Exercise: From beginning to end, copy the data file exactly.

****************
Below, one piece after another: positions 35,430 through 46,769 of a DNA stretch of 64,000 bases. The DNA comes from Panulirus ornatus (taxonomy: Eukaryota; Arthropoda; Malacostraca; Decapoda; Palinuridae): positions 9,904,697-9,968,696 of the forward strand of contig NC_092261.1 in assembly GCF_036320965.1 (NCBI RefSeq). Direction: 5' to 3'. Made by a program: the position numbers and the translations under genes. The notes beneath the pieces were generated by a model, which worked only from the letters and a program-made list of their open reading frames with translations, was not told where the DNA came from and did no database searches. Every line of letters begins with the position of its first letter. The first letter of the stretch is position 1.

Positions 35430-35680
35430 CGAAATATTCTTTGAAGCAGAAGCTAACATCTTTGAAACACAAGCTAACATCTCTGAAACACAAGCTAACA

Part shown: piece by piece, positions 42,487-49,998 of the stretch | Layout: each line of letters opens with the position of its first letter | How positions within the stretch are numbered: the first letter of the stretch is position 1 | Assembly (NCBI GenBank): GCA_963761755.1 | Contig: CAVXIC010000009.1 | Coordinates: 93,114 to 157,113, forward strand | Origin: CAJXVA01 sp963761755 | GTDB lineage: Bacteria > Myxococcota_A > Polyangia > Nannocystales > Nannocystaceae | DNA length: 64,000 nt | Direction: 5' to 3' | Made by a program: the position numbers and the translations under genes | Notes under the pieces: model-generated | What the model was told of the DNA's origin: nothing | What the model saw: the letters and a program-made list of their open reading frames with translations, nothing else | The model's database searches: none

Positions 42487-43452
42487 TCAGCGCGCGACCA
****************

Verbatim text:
Below, one piece after another: positions 35,430 through 46,769 of a DNA stretch of 64,000 bases. The DNA comes from Panulirus ornatus (taxonomy: Eukaryota; Arthropoda; Malacostraca; Decapoda; Palinuridae): positions 9,904,697-9,968,696 of the forward strand of contig NC_092261.1 in assembly GCF_036320965.1 (NCBI RefSeq). Direction: 5' to 3'. Made by a program: the position numbers and the translations under genes. The notes beneath the pieces were generated by a model, which worked only from the letters and a program-made list of their open reading frames with translations, was not told where the DNA came from and did no database searches. Every line of letters begins with the position of its first letter. The first letter of the stretch is position 1.

Positions 35430-35680
35430 CGAAATATTCTTTGAAGCAGAAGCTAACATCTTTGAAACACAAGCTAACATCTCTGAAACACAAGCTAACA

Part shown: piece by piece, positions 42,487-49,998 of the stretch | Layout: each line of letters opens with the position of its first letter | How positions within the stretch are numbered: the first letter of the stretch is position 1 | Assembly (NCBI GenBank): GCA_963761755.1 | Contig: CAVXIC010000009.1 | Coordinates: 93,114 to 157,113, forward strand | Origin: CAJXVA01 sp963761755 | GTDB lineage: Bacteria > Myxococcota_A > Polyangia > Nannocystales > Nannocystaceae | DNA length: 64,000 nt | Direction: 5' to 3' | Made by a program: the position numbers and the translations under genes | Notes under the pieces: model-generated | What the model was told of the DNA's origin: nothing | What the model saw: the letters and a program-made list of their open reading frames with translations, nothing else | The model's database searches: none

Positions 42487-43452
42487 TCAGCGCGCGACCA